There is still plenty of reason for government, if you believe in shared opportunity and providing a quotient of fairness in the economic realm. We definitely need government reform, as a lot of well-intended programs become antiquated or are perverted and exploited by the rich themselves. Think of all those farm subsidy arrangements, and the ethanol subsidy. However, we DO NOT need wholesale abolition of the programs that maintain fairness and keep the middle class and poor from being swallowed whole by the powerful, shark-like interests in our economy. 

Distribution of income trends keep on getting worse in our nation; we are tending toward a growing, fabulously privileged wealthy class. This segment of the populace is perhaps the biggest ‘upper class’ ever know to history; but it still is a minority. The balance includes scads of poor people living at subsistence levels; under GOP plans, they will be denied access to the health care that allow upper class members to live to 85 and beyond.  Mr. Mead complains that the original intent of Social Security was to support retirees for 5 years to around age 70, versus 20 years to 85 (and thus all the financial problems with it). But once the GOP manages to cut back middle and lower class access to the same standard of health care that the rich and privileged enjoy, the problem will take care of itself, as life expectancies will fall.

I myself feel that there are better ways to govern which balance the interests of incentive, entrepreneurship and freedom with social equity and stability objectives.  But I’m totally turned off by where the conservatives, neo-conservatives, and Tea Party movements are going today.  The rich are obviously tired of paying taxes to help sustain a middle class, obviously they no longer need the laborers and workers of our nation.  The economy can be run mostly by machines now, and whatever human labor input that is still needed can be farmed out to peasants anywhere in the world, based on who will work for the least.  The CAPITAL in capitalism seems to have triumphed, with help of the shrewd political maneuvering of the GOP.

Given the fading light of Obama’s new liberalism and the rising star of reactionary GOP political economics (or economic politics), it surprised me to actually see an anti-capitalism article in print! The article is entitled “The End of Capitalism and the Wellsprings of Radical Hope”. Sure, it’s in The Nation, which was always the liberal vanguard. But this article really spits into the hurricane-force winds now blowing in favor of the nation’s capital-controlling class. Personally, I don’t agree with Mr. McCarraher’s contention that capitalism is beyond reform and has to go. But I do sympathize with his contentions that capitalism is ultimately grounded in the more negative aspects of human experience, i.e. greed, accumulation, winner-take-all, winning-is-everything. Mr. McCarraher calls for “moral and spiritual imagination” to come up with something better than capitalism.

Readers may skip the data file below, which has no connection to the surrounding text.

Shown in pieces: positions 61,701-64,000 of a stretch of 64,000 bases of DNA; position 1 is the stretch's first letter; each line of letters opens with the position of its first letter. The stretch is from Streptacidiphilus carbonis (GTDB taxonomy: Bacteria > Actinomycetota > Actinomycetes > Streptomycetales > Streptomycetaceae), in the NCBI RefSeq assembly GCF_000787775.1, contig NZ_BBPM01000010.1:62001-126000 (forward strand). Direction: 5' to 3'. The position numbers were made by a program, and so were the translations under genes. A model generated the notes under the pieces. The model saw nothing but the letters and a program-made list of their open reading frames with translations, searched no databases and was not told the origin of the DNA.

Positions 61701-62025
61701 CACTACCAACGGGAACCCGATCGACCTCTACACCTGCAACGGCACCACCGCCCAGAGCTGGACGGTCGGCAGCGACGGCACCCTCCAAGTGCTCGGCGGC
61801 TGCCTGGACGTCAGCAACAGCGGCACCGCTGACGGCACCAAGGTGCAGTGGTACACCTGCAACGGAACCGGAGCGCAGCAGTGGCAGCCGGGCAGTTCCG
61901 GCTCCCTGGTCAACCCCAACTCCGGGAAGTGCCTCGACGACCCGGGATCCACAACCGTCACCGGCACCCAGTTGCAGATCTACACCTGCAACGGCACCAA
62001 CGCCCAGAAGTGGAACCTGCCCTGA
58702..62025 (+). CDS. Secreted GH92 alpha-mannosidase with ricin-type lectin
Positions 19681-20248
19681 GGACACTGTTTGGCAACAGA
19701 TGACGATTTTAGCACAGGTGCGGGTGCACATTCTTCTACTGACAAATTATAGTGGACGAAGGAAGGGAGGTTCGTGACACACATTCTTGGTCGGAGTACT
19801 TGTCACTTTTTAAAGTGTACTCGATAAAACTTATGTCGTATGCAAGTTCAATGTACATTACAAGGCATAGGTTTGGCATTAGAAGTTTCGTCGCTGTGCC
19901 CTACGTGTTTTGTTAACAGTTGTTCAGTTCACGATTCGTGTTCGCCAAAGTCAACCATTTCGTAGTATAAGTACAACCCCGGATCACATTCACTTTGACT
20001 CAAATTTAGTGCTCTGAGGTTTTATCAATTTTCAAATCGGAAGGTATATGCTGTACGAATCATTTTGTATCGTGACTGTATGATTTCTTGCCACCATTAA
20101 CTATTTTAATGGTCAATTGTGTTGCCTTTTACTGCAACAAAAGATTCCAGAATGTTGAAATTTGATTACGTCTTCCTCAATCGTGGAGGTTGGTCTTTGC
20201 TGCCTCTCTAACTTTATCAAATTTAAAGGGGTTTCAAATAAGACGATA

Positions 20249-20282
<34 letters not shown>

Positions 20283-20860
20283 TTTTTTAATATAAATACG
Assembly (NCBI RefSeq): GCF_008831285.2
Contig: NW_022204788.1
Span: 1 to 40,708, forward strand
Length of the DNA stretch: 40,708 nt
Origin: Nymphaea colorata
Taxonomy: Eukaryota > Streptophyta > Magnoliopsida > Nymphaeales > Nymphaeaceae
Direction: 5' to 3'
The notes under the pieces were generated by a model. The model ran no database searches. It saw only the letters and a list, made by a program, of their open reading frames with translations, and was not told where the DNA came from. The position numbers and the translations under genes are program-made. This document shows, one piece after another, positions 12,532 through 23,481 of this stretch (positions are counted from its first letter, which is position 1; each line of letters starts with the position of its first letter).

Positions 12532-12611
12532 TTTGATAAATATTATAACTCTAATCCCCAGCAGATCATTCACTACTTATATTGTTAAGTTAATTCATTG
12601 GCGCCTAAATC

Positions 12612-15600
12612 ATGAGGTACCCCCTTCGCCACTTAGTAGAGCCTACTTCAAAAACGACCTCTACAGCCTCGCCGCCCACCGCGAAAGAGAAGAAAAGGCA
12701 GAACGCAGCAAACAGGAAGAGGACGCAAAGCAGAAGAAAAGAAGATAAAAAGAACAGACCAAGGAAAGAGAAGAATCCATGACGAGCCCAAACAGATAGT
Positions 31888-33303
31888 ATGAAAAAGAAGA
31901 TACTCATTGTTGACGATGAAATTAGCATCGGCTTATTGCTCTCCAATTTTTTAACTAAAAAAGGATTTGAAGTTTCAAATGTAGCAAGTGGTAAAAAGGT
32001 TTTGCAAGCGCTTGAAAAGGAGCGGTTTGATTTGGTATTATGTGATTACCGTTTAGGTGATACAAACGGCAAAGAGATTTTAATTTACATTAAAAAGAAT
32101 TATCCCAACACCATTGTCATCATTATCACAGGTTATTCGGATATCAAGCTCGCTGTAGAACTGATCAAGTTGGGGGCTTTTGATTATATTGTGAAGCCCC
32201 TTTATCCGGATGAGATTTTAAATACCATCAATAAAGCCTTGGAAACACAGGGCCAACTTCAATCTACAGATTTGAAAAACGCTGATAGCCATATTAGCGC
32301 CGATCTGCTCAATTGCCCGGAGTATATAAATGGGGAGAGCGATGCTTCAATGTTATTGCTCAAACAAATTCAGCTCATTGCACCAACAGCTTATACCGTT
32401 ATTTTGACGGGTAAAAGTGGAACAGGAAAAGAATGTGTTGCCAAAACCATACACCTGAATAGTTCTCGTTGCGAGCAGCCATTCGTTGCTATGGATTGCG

Unfortunately, the world’s track record in coming up with a better alternative is quite terrible. Capitalism has taken our nation’s political and social life to a very ugly place. But large scale cooperatist experiments that minimize personal economic incentive never seem to work. I think that we’re stuck with it, regrettably. We can only hope that Mr. Obama’s vision of a new liberalism will come back to life and somehow find renewed vitality through a more inspiring cast of supporters and interpreters and popularizers and enforcers. And that the capital controlling class will learn that it still does need the masses and somehow return to a more enlightened political stance, engaging with the dreams of a better America that Mr. Obama voiced back in 2007 and 2008.